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Price indexing

Price indexing

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How can you tell how much of the price index is solely caused by inflation?

Price indexing

When I was young in the 1980s the smallest ice-cream cost 2 krona. When I was young in the 1960s, it cost 5 krona to get a hair cut in a barber shop. That's nothing. When I was young in the 1940s, a hotdog with ketchup was only 10 öre. Yes, it's hard to compare prices and values over time.

Partly because inflation causes money to lose value. And at the same time, technology develops, and some things become easier to make. While others become harder and more expensive to get. So how do you compare price levels over the time? Well, you create an index.

And that's what we'll do now. We start by choosing a product for which we have the information about its price for several years in the past. It might be a liter of milk, a liter of gasoline, or something else such that the price doesn't change much from year to year. is the price of a Big Mac hamburger for Here, for example, a number of years. The index we're creating is a Big Mac index.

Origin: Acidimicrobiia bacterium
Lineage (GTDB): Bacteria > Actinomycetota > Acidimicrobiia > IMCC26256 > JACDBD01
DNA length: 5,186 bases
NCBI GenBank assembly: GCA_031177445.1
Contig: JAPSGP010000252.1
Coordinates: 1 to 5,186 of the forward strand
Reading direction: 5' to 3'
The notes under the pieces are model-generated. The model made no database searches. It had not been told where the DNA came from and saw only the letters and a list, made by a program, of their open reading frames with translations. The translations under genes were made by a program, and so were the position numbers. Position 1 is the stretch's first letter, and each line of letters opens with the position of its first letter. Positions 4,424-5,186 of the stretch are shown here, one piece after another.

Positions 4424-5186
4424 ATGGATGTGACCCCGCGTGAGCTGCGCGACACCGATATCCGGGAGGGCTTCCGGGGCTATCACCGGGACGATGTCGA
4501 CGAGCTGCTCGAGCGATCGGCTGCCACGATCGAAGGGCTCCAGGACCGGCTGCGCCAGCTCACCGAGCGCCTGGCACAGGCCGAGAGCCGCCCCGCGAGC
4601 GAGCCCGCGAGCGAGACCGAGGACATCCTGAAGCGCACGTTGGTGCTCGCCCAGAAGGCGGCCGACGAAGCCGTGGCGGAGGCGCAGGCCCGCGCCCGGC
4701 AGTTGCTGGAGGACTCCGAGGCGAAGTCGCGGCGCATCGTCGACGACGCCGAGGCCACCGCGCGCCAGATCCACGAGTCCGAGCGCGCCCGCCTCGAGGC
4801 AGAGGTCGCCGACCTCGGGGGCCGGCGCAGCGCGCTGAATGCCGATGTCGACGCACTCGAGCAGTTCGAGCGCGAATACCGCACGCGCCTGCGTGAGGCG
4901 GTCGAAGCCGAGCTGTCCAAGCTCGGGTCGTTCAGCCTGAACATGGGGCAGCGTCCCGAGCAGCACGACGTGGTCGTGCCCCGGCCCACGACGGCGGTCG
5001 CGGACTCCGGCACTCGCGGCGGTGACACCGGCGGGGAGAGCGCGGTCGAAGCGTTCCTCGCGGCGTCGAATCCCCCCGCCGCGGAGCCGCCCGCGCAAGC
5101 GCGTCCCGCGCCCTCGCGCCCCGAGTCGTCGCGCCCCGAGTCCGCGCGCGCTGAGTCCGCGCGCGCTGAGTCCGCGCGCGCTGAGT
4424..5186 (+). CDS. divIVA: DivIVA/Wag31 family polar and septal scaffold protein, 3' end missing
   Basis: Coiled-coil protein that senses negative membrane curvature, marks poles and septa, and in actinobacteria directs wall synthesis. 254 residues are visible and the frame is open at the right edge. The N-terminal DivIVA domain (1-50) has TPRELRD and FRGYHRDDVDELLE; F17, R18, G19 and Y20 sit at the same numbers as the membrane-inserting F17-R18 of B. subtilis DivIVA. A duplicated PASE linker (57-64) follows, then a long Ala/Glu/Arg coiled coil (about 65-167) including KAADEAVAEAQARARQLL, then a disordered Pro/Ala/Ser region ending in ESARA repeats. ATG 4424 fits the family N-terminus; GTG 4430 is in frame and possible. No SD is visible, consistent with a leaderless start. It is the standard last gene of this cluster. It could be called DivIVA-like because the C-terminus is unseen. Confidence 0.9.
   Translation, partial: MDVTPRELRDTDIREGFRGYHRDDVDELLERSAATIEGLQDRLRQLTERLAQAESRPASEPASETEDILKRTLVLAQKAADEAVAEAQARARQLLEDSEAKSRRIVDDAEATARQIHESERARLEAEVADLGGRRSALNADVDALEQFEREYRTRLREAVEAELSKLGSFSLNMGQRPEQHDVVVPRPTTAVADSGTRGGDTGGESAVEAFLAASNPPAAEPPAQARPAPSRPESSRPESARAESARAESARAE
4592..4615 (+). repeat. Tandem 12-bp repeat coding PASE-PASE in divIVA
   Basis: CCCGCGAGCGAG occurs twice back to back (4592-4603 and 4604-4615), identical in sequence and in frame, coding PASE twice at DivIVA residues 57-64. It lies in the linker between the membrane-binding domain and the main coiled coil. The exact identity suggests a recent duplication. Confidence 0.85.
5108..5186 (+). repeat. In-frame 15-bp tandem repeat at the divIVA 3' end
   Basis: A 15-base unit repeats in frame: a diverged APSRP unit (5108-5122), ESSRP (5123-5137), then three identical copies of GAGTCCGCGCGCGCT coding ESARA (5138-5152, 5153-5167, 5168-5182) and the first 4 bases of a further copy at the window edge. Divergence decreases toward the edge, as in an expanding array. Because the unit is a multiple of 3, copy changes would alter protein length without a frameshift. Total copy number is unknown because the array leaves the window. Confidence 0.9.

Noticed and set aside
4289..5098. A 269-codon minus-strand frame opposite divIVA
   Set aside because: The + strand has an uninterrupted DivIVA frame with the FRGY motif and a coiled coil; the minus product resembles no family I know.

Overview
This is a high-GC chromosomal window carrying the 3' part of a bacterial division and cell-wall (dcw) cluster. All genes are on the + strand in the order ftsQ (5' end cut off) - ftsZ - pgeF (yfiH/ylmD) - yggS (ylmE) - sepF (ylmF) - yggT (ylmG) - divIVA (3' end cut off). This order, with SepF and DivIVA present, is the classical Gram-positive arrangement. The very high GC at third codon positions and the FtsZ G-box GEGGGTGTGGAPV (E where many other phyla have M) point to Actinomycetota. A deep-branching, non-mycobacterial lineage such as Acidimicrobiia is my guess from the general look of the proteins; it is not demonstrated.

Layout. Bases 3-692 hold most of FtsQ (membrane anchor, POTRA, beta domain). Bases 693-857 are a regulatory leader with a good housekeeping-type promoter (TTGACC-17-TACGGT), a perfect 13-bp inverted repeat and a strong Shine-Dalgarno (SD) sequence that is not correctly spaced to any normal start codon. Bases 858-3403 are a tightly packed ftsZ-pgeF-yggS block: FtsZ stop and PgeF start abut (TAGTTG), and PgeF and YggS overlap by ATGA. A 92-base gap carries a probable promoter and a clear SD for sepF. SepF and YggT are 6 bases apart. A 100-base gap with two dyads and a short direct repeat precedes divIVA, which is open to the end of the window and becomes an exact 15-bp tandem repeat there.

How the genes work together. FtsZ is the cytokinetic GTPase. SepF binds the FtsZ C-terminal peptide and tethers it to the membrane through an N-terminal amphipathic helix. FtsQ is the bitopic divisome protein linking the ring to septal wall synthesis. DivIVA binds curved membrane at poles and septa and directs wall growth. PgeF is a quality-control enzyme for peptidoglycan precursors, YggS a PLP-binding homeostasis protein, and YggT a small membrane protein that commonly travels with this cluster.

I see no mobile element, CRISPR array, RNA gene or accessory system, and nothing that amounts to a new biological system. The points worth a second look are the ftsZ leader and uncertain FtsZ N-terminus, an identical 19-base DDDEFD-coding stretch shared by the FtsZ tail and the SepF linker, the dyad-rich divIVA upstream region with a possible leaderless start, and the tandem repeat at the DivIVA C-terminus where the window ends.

In an index, we don't represent the price in krona and öre, but in relation to a base year. Here, we use 1986 as the base year, and we put our index as 100 for that year. The index has no unit. It's simply 100. When the index is 100 even, this means no change compared to the base year.

Then we calculate the change factor for each year in relation to the base year. We start with 1990. The change factor is the new price divided by the base years price. 24 divided by 16,50. That's 1,45.

Multiply that by 100 and you have the index. If the index is 100 in 1986, and the price increases by a factor of 1,45, the index in 1990 is 145, and we continue down the table. For every year, we take this year's price divided by the base year's price times a 100. This gives us the index for that year. Can you tell how index is closely related to both percent and change factor?

Now, we can make a nice graph for the index. From the graph, you can see that in 2014, a Big Mac was almost as 3 times as expensive as it was in 1986, in krona and öre. How much of this change is caused by inflation and how much is caused by other things? Do you feel like a Big Mac is more expensive or cheaper compared with how the cost of other things has changed? The Big Mac index doesn't tell you this, but you might be able to find other indices that can help you answer those questions.

The index is a handy way of comparing price changes over time. An index is calculated in relation to a base year, for which the index is 100. Take the price for a particular year, divide the base year's price, multiply by 100, and you get the index for that year.